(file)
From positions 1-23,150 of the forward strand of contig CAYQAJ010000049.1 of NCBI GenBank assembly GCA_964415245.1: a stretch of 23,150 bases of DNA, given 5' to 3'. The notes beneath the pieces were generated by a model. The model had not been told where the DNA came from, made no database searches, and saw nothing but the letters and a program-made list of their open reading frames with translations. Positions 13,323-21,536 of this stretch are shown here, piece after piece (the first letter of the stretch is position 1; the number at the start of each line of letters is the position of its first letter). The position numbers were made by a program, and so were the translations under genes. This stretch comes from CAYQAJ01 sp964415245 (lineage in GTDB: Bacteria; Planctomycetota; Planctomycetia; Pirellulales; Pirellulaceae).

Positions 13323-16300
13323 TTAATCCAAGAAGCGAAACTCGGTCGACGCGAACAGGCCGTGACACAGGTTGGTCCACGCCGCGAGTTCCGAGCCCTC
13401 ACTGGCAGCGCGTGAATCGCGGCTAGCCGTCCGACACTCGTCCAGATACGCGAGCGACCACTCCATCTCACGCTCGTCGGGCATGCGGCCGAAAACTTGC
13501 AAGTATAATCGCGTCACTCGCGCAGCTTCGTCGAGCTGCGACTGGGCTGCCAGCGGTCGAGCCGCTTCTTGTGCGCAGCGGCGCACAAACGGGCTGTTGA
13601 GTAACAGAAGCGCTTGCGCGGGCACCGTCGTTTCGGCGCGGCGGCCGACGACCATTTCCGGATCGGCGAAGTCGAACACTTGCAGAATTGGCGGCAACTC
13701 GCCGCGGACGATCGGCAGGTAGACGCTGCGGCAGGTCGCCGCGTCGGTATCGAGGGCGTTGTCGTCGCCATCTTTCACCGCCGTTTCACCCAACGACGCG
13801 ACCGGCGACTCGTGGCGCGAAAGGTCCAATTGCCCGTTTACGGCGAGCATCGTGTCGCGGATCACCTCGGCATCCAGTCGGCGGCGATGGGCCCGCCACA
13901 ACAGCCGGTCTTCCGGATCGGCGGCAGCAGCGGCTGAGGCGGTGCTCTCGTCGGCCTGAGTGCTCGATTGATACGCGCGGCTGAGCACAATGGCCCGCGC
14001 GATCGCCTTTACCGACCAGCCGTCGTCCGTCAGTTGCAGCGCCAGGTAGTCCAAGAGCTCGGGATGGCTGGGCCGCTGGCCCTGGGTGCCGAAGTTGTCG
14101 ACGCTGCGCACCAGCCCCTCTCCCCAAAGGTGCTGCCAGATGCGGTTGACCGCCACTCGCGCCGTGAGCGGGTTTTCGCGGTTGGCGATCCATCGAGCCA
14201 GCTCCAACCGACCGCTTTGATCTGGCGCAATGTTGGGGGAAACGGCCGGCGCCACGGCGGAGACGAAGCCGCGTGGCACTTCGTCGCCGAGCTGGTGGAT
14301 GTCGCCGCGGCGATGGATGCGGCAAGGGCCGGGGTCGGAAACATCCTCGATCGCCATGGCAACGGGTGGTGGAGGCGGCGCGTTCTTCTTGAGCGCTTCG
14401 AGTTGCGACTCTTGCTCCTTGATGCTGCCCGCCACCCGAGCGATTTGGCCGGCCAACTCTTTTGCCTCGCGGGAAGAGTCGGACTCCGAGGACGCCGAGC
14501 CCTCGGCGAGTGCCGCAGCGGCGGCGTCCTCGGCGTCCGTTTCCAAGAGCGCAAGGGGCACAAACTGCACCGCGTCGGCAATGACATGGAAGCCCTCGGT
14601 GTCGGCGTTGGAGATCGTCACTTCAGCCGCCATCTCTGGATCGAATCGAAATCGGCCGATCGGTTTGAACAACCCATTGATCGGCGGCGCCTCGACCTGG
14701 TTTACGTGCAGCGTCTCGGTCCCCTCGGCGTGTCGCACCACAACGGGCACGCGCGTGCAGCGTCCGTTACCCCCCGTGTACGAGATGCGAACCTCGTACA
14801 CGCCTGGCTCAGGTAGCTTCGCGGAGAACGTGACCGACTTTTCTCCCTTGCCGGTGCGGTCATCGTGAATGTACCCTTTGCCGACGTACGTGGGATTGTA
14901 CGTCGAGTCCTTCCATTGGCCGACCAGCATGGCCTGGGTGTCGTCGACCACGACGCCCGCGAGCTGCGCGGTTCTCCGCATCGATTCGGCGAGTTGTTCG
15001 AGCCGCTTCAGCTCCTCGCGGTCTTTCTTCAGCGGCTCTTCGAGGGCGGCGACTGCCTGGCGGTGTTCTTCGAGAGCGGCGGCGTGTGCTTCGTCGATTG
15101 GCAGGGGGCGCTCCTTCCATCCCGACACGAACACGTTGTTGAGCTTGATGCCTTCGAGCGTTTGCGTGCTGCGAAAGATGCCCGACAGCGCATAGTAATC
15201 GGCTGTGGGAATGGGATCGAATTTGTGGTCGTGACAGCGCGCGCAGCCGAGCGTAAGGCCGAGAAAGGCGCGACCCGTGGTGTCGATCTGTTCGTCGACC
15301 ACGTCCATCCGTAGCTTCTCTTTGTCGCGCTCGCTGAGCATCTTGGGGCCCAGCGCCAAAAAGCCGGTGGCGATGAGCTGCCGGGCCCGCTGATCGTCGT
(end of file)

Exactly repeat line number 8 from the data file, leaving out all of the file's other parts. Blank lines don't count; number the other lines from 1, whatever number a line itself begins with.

13801 ACCGGCGACTCGTGGCGCGAAAGGTCCAATTGCCCGTTTACGGCGAGCATCGTGTCGCGGATCACCTCGGCATCCAGTCGGCGGCGATGGGCCCGCCACA